Home equity borrowing's ugly aftermath
As falling prices push homes into negative equity, past borrowing against the property digs the hole even deeper.
This post comes from Marilyn Lewis at MSN Money.
Housing analysts are learning more about why home mortgages go "underwater," when the mortgage owed is more than the home's value.
- An additional 2.5 million had only 5% equity. Researchers call that "near negative equity."
- Combined, that's nearly 28% of all properties with a mortgage in the U.S.
Borrowers who are underwater typically won't start digging out until 2015 to 2020, depending on where they live, says a study by CoreLogic for USA Today.
Falling home prices, of course, are pushing homes underwater. If your home was worth $300,000 when you took out a $250,000 mortgage but now it's worth just $225,000, you're underwater by up to $25,000.
To sell the home, you'll have to pay your bank $25,000 to retire your mortgage or, as some sellers do these days, negotiate a "short sale" with the bank to get released from the mortgage contract for less.
Equity borrowing digs the hole deeper
They found that "borrower equity extraction also significantly increased the risk of a negative equity position." Translation: If falling prices push homes into negative equity, borrowing against the home digs the hole deeper.
Here's how: Say you bought a home six years ago for $400,000. You took out a $250,000 mortgage, contributing $150,000 out of your pocket from the sale of your previous home. You had $150,00 in equity when you purchased, and today, with your home's value having fallen to $300,000, your equity has shrunk to $50,000. Still, you're not in negative equity.
But if you've been nibbling away at your equity by borrowing against it -- say you've run up $63,000 on a home equity line of credit -- your borrowing has pushed your home underwater.
You're not alone: Of everyone underwater on a mortgage, more than 40% -- 4.5 million -- have home equity loans, says CoreLogic.
People with home equity loans are "significantly" more likely to be underwater, say the researchers: 18% of borrowers with no home equity loans were underwater, compared with 38% who borrowed on equity. Post continues after video.
The consequences are surprisingly many. If you're negotiating a short sale with your mortgage lender, for example, it's more difficult with an equity loan attached to the house. That's because banks holding second loans must agree to take a loss, something they're reluctant to do, says The Wall Street Journal in this article about equity borrowing.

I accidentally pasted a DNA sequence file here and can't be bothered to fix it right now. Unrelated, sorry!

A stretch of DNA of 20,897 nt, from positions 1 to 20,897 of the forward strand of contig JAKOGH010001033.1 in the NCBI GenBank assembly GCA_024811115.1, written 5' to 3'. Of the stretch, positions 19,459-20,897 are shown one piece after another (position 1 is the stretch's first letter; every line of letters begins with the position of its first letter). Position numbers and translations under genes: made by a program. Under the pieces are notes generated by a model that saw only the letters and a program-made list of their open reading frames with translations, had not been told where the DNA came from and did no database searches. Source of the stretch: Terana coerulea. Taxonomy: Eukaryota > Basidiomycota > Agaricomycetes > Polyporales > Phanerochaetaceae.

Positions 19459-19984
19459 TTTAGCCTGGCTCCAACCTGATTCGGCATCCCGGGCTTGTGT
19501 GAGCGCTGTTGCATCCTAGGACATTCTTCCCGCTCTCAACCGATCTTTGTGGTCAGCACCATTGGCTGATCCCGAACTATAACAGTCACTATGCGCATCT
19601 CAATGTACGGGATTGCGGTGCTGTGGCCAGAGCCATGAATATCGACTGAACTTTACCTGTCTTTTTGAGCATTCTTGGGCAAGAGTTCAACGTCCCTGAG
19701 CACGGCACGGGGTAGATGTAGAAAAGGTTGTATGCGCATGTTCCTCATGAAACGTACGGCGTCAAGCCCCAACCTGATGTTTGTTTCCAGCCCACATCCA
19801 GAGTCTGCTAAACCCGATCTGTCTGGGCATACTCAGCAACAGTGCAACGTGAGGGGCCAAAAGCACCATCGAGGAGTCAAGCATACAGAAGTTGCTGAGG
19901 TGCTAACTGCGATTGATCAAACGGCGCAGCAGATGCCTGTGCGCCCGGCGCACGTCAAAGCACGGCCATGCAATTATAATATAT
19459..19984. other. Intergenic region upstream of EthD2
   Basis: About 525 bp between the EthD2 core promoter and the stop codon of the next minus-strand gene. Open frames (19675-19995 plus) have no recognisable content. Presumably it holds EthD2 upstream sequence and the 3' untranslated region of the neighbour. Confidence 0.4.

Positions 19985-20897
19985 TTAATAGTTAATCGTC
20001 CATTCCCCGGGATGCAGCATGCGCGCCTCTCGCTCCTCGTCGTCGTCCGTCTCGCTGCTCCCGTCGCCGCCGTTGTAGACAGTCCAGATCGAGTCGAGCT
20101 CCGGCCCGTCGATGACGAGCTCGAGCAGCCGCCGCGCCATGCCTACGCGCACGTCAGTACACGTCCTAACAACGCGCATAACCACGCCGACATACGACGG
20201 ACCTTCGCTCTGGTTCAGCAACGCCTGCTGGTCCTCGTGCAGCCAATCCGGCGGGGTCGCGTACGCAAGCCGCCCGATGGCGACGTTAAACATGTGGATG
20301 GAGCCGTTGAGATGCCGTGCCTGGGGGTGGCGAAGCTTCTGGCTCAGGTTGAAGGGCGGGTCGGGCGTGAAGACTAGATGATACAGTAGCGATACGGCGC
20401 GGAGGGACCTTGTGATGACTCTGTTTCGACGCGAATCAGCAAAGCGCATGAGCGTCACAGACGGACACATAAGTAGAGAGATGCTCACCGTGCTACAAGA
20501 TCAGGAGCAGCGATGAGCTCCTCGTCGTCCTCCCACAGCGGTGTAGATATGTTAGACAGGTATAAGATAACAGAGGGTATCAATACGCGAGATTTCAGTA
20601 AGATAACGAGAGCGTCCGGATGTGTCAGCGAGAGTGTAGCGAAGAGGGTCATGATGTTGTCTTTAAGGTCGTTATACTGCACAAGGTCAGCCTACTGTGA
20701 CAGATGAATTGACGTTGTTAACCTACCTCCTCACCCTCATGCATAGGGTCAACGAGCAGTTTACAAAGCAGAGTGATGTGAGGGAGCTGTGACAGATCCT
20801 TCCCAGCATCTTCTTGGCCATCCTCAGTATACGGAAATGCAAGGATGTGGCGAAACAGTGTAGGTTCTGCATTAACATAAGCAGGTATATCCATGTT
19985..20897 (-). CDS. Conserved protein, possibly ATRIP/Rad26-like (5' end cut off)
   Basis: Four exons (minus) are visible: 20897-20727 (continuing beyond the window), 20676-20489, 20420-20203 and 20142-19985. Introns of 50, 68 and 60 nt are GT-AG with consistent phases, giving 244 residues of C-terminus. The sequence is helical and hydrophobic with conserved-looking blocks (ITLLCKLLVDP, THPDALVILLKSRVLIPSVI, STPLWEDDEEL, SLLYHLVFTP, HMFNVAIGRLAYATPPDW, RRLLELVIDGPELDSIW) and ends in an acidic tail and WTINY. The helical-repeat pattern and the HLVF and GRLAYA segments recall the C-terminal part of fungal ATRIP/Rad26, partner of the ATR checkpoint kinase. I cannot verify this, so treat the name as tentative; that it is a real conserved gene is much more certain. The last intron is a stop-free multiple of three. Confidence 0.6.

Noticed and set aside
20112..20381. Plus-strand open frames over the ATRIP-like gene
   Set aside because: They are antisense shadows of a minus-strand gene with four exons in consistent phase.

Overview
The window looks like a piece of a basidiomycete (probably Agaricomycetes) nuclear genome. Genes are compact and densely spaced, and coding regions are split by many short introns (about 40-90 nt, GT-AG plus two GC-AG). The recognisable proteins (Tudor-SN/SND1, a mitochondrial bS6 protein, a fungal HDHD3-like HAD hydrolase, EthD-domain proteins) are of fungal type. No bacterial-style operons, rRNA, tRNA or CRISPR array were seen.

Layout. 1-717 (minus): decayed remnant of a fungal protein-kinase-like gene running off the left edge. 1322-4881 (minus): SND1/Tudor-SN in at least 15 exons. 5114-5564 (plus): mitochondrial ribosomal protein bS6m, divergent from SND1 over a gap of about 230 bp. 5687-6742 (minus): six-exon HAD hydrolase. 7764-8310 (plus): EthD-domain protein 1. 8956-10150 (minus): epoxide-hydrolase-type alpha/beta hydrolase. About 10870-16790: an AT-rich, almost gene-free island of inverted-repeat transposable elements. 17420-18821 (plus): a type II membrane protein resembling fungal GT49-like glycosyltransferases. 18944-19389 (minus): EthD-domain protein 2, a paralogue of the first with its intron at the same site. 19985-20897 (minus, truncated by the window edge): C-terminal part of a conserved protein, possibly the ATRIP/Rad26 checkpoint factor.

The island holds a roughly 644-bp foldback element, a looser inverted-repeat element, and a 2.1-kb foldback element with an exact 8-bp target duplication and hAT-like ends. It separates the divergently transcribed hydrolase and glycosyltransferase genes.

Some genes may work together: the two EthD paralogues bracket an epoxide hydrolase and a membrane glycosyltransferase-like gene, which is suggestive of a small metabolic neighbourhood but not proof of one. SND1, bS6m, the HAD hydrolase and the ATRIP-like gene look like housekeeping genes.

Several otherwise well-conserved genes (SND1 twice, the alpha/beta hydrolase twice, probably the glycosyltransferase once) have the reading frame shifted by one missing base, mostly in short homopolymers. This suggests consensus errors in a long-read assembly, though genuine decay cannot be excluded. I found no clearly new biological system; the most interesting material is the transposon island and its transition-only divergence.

When a homeowner's house is underwater, "it's harder to get a credit card or a car loan, you can't put your home up for a small business loan," said Mark Zandi, chief economist at Moody's Analytics.
The Journal continues:
Second mortgages have made it more difficult for troubled borrowers to negotiate loan modifications with lenders. Economists say borrowers with second mortgages on homes that are underwater are far more likely to walk away from their homes.
And among reader comments about the Journal article, reader "Gary Ray" points out:
You can often walk away from your first mortgage (no recourse) thanks to the Mortgage Forgiveness Debt Relief Act. …
However, the second mortgage, or HELOC is a different story. If it's discharged, it gets reported as income to the IRS and you owe taxes on it (1099-C). That's going to sink most homeowners, and the only way around it is to declare bankruptcy, which is far more difficult, costly, damaging to credit and psychologically daunting than just "walking away."
The bigger the loan . . .
According to CoreLogic research, the more loans attached to a property, the deeper underwater the mortgage is:
- People with positive equity have an average 1.2 loans per property.
- People with negative home equity have an average 1.6 loans per property.
As you'd expect, the bigger the home equity loan, the deeper the home is likely to be submerged:
- The average negative-equity borrowers without an equity loan "is upside down by an average of $52,000."
- On average, negative equity borrowers with home equity loans are $83,000 underwater.
The home equity loans account for 10% of the U.S. mortgage market, according to The Journal's coverage:
It's not clear how much cash withdrawn from homes during the boom was used to acquire luxuries such as expensive automobiles, and how much went to basic necessities, including tuition expenses, or renovations intended to raise a property's value.
There are lessons here, even if we're late in getting to them. Ezra Klein, who takes apart the economics of political issues at The Washington Post, says (in this article about Gov. Rick Perry) that Texas "benefited from stringent regulations that limited home-equity lending and restricted 'cash-out' refinancing -- a common practice in hard-hit states like Florida and California."
The restriction protected Texans when the housing bubble burst: "Only 6% of Texas borrowers were in or near foreclosure, versus a national average of nearly 10%."
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